Apologies to all for the recent hiatus in blogging. Other projects have got in the way for the last couple of weeks, but now starting to get back on track. What follows is a very quick roundup of current and recent election news, as a sort of promissory note of topics that I hope to give more extended treatment to over the next few days.
The first round of voting for a new Greek president will be held tomorrow. The president is just a figurehead elected by parliament, so this wouldn’t usually be a matter of great interest. It’s become important because the governing coalition in Greece lacks the supermajority necessary to elect a president, and the constitution provides that if no president is elected by the third round (scheduled for 29 December) then parliament must be dissolved and fresh elections held.
What’s happened is that prime minister Antonis Samaras, the centre-right leader who governs in coalition with the centre-left, has brought forward the presidential ballot by several months in a gamble to try to outmanoeuvre the radical left party, SYRIZA, which has consistently led in the opinion polls and would be favored to win an early election. Financial markets are worried, although of course financial markets can usually find something to worry about.
Japanese prime minister Shinzo Abe led his centre-right government to victory in early elections held last Sunday. The government’s overall majority emerged largely unchanged, but among the opposition parties there was a pronounced shift from the hard right to the centre-left. The Democratic Party of Japan, severely punished at the 2012 election, now looks a bit more like a credible opposition, although its leader Banri Kaieda lost his seat.
As is common in Japan, the result in votes was somewhat at variance with that in seats. Abe’s Liberal Democratic Party improved its vote significantly, but that failed to translate into a commensurate gain in seats because reforms since the last election have reduced the extent of malapportionment. Turnout was down, to a record low of 52.7%.
The United States faces the enthralling prospect of fighting its next presidential election (almost two years off, but in American terms that isn’t long) partly on the issue of torture. A report by the Senate Intelligence Committee released last week detailed – even in its public portions – the horrific extent of the torture program implemented by the CIA in the wake of the 11 September 2001 terrorist attacks.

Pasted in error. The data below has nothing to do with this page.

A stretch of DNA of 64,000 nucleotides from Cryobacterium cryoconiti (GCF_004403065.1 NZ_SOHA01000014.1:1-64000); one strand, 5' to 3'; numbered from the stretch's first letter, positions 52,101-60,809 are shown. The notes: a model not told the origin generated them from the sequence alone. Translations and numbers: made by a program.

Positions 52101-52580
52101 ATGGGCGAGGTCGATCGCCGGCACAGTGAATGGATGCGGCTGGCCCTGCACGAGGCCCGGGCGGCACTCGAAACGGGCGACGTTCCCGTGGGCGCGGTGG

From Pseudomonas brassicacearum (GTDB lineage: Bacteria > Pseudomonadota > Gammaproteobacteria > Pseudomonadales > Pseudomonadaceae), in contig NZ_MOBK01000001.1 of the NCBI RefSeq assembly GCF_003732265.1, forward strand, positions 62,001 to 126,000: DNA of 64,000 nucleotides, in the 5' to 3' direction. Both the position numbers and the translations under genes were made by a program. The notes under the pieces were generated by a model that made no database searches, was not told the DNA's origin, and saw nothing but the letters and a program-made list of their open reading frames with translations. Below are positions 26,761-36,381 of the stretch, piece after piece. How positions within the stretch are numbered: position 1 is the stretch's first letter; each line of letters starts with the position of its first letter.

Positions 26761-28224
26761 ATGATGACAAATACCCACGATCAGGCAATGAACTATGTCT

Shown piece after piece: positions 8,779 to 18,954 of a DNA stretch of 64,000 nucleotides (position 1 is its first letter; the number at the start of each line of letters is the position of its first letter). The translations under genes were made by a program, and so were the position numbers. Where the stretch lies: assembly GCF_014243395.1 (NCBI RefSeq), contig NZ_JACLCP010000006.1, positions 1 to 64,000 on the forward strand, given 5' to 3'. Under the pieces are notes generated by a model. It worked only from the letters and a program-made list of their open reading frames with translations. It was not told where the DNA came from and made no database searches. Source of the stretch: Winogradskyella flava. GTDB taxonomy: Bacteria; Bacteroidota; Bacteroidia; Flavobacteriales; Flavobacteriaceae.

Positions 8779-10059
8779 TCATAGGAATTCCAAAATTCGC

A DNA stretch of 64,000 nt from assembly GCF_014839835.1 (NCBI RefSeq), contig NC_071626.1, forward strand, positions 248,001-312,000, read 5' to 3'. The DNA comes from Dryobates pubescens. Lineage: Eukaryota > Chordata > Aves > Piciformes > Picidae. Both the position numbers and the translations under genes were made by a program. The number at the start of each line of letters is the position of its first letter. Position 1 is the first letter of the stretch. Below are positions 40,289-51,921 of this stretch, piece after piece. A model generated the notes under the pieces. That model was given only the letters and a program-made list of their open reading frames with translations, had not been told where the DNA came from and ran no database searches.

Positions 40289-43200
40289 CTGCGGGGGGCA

President Obama stated that “these harsh methods were not only inconsistent with our values as nation, they did not serve our broader counterterrorism efforts or our national security interests,” but it was a relatively mild response given what had been revealed. Hillary Clinton, still heir presumptive to the Democrat nomination, was even more tepid.
The Republicans, however, doubled down, implicitly and sometimes explicitly defending the torture program. Former vice-president Dick Cheney was particularly egregious, either not noticing or not caring that he was publicly confessing to a crime that the US is treaty-bound to prosecute and punish.
This year’s crisis in Ukraine has led to an occasional focus on Moldova, the mostly-Romanian former Soviet republic to Ukraine’s west. Its politics have long been a contest between more or less unreconstructed Communists and a diverse pro-western coalition. Elections held on 30 November showed this to be still the case, with the pro-western forces again, narrowly, in the majority.
Five parties won seats: the Communists were outperformed by their new allies, the Party of Socialists, with the two parties between them winning 38.4% of the vote and 46 seats. The three pro-western parties – basically centre-right, centre-left and centrist – together managed 46.1% and 55 seats, and will now try to put together a new coalition government.
Tunisia is holding a runoff election for president next Sunday. The first round, held on 23 November, saw as expected a plurality for the veteran secularist candidate Beji Caid Essebsi, but with only 39.5% he was well short of a majority. He now faces the current interim president, moderate Islamist Moncef Marzouki, who had 33.4%.
Observers praised the conduct of the first round, and it’s hoped that Sunday’s vote will be a successful culmination of Tunisia’s transition to democracy.
Interesting developments in Hungary as well, where prime minister Viktor Orbán last week called for mandatory drug testing of journalists. Hungary under Orbán is becoming more and more a lone wolf in central Europe, with its pro-Russian and anti-liberal orientation, although it may serve as an inspiration for such parties as the National Front in France and even UKIP in Britain.
A critical by-election in February could deprive Orbán’s government of its two-thirds majority in parliament – a mark that it reached with just 44.5% of the vote, due to a distorted electoral system. But since Victoria has just elected a government with a clear majority on 38.1% of the vote, perhaps we’re not really in a position to criticise.